Micro.blog launched with 6 unique themes, and advanced CSS support to customize many aspects of the design. I love seeing users take one of the existing themes and make it their own, such as what Dan Counsell has done with colors and fonts on his site.
The publishing engine for Micro.blog is based on Jekyll, so of course the themes are Jekyll themes as well. I wrote last year about why I chose Jekyll. I’ve forked several themes to improve their support for microblogs, JSON Feed, and IndieWeb standards.
A few of these changes are now up on GitHub. You can find these themes in the @microdotblog repository:
I’ll be updating the other themes on GitHub soon. While you can’t upload an entirely new theme to your Micro.blog account yet, many people have asked for that, and hopefully these themes will provide a starting point.
Kirby Turner has a detailed write-up on his workflow for posting from his iPhone. It uses a combination of Editorial, Working Copy, and Jekyll:
The workflows save me time and simplify the publish steps. For instance, Jekyll uses YAML as front matter for each post. There’s no way I want to write this front matter by hand on my iPhone each time. I can use TextExpander, but seeing the front matter can be distracting on my iPhone. So I let Editorial’s workflow work its magic to generate the YAML front matter before handing off the document to Working Copy.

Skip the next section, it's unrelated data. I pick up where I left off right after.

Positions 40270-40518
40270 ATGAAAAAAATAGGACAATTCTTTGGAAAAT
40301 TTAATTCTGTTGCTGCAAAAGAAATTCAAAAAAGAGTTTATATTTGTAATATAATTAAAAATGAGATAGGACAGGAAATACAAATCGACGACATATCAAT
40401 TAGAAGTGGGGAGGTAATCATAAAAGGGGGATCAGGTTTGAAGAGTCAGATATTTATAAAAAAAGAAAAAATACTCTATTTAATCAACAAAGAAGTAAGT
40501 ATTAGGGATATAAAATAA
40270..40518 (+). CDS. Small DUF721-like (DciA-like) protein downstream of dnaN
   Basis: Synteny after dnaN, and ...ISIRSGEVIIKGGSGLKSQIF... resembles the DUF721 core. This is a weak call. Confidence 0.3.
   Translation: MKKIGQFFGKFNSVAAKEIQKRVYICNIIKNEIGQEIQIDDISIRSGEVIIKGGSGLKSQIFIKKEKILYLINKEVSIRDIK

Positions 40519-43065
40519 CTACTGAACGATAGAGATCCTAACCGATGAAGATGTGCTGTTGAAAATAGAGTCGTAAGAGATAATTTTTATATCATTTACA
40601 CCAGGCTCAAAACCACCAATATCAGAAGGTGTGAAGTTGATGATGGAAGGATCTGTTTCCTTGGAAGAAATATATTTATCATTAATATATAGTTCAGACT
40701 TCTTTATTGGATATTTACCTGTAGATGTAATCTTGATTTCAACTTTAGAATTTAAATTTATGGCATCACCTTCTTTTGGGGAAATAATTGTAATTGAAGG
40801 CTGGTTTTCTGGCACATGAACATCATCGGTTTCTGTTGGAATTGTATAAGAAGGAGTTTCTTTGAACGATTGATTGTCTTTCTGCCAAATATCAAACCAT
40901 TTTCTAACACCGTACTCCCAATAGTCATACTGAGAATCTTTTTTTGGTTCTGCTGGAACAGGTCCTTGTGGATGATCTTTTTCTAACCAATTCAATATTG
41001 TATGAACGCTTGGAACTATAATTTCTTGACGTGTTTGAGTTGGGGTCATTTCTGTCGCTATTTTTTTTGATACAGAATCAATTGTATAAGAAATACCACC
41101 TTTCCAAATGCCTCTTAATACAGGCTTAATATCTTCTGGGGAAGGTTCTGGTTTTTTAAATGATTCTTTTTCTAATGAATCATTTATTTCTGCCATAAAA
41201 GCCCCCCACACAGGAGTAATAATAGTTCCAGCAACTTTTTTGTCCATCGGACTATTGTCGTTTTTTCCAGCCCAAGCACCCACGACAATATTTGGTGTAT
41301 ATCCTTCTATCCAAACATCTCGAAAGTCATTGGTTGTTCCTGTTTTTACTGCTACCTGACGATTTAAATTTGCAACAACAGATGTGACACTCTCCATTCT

Check out his embedded video for what it looks like in action. I love Jekyll, and it’s a big part of Micro.blog, but there’s no denying that the nature of static sites makes mobile posting more difficult. Looking forward to seeing more iPhone workflows like this that make microblogging easier.
If you were to build a weblog publishing system, would you start from scratch or build on an existing tool? There’s a healthy market for WordPress-powered hosting, for example, from WordPress.com itself to WP Engine. People know and trust these tools.
I was faced with this question for my microblogging platform. My requirements were pretty simple:
- The published site needed to be 100% static, so that I could host it anywhere.
- The template system needed to be widely used, so that I could draw on existing themes and provide customization for users later.
Jekyll looked like a great choice. I’m so happy with how well this has worked that I mention Jekyll in the marketing and footer of published sites. It’s a brand that can help give users confidence that this is built on something solid, and that if they need to migrate to self-hosted, there’s a path.
On top of Jekyll, I built a web interface for publishing and deleting posts, changing themes, and I added XML-RPC support so that you can use external blog editors like MarsEdit. Plus there’s a native iPhone app for posting.
All of this enables another feature that I’m very excited about: full mirroring to GitHub Pages. When you publish a microblog site, you can have it upload all the Markdown and HTML to a GitHub repository. This is a great way to export or mirror your content.
I think it’s a good foundation. Publishing is actually a small part of the overall microblog platform I’ve built, but it’s an important one. I can’t wait to share more and keep building features up around Jekyll.
I’m writing a short e-book about everything I’ve learned, and I’ll have news soon about early access to the platform. You should sign up on the announce mailing list before next week.